“Top them across.” That was one of the first rules my primary instructor imparted to me. “Like a broken clock, the fuel gauges in a GA aircraft are only accurate twice, when they are empty and full.”
I would hear that more than once as I advanced through flight training. In the local area, this approach makes a great deal of sense. Why takeoff with a fuel deficit or reduce options should an unforeseen event occur? As the saying goes, a pilot can never have enough of three things: altitude below them, runway remaining, and fuel onboard.
In reality, the equation is not so simple. Browse the National Transportation Safety Board database, and you will find more than a few accidents caused by the combination of high-density altitude and an overweight aircraft.
The Case for Less Fuel
Fuel weighs more than six pounds per gallon (though the precise weight changes with temperature). While it is comforting to carry around enough gas for extra options should something go awry, the decision between "comfort fuel" and filling seats with family members tends to have a predictable outcome.
From a financial standpoint, the more an aircraft weighs, the more it burns. The fuel you expend to carry more fuel varies from nearly inconsequential for a light single (a few percent) to better than 10% for a transport category aircraft — even more when the extra weight results in a less efficient, lower cruise altitude.
Additionally, the cost of fuel at different locations varies significantly. If you can figure out how to carry less fuel from an expensive airport, you can save a lot of money.
Dipping the Tanks
The “top ‘em off” mantra exists for a good reason. Plenty of accidents have been the result of fuel starvation. However, preparing yourself for life beyond the pattern is critical as well.
Dipping the tanks in many general aviation aircraft is the most accurate way to determine fuel quantity. Familiarizing yourself with the process before your friends show up with 300 bags in the heat of July is a good idea.
You can gain confidence by dipping the tanks after a flight, seeing if the residual quantity lines up with your fuel burn calculations, and confirming the results by noting how much fuel it takes to top off the tanks. When done right, these numbers can be remarkably accurate.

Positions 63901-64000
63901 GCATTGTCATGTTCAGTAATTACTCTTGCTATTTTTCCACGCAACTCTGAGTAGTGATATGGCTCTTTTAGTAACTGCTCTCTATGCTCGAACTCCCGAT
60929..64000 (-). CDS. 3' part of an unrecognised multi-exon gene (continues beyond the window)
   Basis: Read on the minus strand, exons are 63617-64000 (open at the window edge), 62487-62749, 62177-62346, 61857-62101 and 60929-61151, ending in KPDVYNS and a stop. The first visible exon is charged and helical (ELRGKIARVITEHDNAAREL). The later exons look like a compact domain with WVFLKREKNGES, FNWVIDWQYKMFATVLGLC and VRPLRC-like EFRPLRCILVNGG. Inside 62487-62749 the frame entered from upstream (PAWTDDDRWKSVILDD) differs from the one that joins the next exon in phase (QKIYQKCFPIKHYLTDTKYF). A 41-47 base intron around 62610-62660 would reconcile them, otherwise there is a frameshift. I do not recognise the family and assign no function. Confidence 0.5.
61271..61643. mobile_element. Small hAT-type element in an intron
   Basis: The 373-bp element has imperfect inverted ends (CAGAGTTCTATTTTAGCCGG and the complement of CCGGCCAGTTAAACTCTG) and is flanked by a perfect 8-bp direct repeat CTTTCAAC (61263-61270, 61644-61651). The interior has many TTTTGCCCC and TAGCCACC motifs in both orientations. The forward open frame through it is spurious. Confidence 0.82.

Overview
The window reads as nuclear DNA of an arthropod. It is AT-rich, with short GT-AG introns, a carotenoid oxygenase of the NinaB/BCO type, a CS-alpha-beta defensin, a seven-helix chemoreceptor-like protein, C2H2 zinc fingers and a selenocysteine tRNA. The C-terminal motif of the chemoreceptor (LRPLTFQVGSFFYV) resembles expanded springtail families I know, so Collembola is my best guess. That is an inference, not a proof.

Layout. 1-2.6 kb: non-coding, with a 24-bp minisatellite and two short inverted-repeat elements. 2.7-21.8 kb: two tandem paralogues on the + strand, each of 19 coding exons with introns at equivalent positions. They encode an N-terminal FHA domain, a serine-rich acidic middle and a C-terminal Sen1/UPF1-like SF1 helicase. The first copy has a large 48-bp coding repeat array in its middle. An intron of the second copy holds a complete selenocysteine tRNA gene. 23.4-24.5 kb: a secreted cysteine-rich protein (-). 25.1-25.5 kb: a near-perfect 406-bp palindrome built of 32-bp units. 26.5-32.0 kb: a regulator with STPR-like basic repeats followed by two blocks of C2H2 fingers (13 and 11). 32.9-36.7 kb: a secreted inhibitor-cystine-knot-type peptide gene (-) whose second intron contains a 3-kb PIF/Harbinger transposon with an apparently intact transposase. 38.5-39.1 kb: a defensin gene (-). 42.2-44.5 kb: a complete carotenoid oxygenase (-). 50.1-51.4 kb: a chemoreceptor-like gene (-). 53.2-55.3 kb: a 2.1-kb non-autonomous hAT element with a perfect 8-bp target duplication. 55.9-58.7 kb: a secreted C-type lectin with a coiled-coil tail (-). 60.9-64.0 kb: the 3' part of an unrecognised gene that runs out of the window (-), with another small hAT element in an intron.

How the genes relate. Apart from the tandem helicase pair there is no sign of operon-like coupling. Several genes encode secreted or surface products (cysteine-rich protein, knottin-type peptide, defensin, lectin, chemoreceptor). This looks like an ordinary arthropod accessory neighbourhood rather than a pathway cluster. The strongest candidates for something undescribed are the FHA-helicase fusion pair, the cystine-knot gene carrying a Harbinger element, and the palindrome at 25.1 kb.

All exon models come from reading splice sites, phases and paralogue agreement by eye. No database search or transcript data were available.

The other part of the fuel conundrum pertains to sufficient reserves. In other words, what is the least amount of fuel you should ever consider carrying? The regulations define the minimum amount you need to carry, prompting the axiom that “legal is not always smart.”
A light single cruising at 90 knots has a 45nm range with a VFR reserve of 30 minutes. Over rural areas, an alternate airport may not be within range of the destination. Additionally, a VFR flight to a remote area often involves an airport with a single runway. Even if the weather is unlimited, a disabled aircraft can quickly ruin plans. With 30 minutes of reserves, you may only have a few high-risk options (a taxiway or a highway). Against this, a fuel stop is typically worth the hassle.
Calculating Fuel Burn
En-route burn error is a problem as well. On carbureted engines, the mixture can noticeably influence the burn rate. Manually setting the mixture may seem daunting, but there is little mystery once you become familiar with the process.
Aircraft with cylinder head temperature gauges take some guesswork out of proper mixture settings, but anything accomplished manually is prone to some degree of error. Even in an aircraft with electronically controlled engines, there is a potential for miscalculation: fuel burn (per mile flown) is highly dependent on groundspeed. Winds aloft forecasts are pretty reliable but not perfect.
Calculating fuel burn as you pass planned fixes is important. It will let you know if you are burning more fuel than anticipated (i.e., the flight is taking longer than planned). The sooner you become aware of an impending fuel deficit, the more time you will have to sort out a fuel stop.
The Bottom Line
There is nothing wrong with topping the tanks. Carrying as much fuel as possible makes sense if you are doing pattern work where payload is not a concern. However, once the mission shifts to filling seats for a cross-country flight — especially at high-density altitudes — it may be safer to carry less fuel.
When you have become proficient at managing fuel with less than full tanks, you can strategize to reduce fuel costs, leaving more money in the budget for maintenance, upgrades, and more flights to more destinations. Do not be afraid of flying with less than full tanks. Just be wary.
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